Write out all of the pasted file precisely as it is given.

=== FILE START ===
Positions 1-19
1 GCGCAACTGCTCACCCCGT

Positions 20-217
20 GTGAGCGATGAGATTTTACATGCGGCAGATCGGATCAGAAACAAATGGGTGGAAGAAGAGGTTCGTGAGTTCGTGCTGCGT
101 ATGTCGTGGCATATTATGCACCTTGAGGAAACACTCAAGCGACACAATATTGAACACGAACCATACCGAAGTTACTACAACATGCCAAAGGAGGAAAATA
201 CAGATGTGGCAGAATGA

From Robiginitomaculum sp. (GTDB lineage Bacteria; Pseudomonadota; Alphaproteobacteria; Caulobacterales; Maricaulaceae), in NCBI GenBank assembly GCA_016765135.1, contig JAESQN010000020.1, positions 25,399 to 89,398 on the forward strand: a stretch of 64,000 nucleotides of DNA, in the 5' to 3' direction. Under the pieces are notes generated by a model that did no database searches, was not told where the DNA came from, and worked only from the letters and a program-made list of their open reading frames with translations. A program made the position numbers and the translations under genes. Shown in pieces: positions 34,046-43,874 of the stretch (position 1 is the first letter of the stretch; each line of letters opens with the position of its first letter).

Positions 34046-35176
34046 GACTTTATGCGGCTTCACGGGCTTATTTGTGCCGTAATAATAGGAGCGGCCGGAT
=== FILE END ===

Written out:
Positions 1-19
1 GCGCAACTGCTCACCCCGT

Positions 20-217
20 GTGAGCGATGAGATTTTACATGCGGCAGATCGGATCAGAAACAAATGGGTGGAAGAAGAGGTTCGTGAGTTCGTGCTGCGT
101 ATGTCGTGGCATATTATGCACCTTGAGGAAACACTCAAGCGACACAATATTGAACACGAACCATACCGAAGTTACTACAACATGCCAAAGGAGGAAAATA
201 CAGATGTGGCAGAATGA

From Robiginitomaculum sp. (GTDB lineage Bacteria; Pseudomonadota; Alphaproteobacteria; Caulobacterales; Maricaulaceae), in NCBI GenBank assembly GCA_016765135.1, contig JAESQN010000020.1, positions 25,399 to 89,398 on the forward strand: a stretch of 64,000 nucleotides of DNA, in the 5' to 3' direction. Under the pieces are notes generated by a model that did no database searches, was not told where the DNA came from, and worked only from the letters and a program-made list of their open reading frames with translations. A program made the position numbers and the translations under genes. Shown in pieces: positions 34,046-43,874 of the stretch (position 1 is the first letter of the stretch; each line of letters opens with the position of its first letter).

Positions 34046-35176
34046 GACTTTATGCGGCTTCACGGGCTTATTTGTGCCGTAATAATAGGAGCGGCCGGAT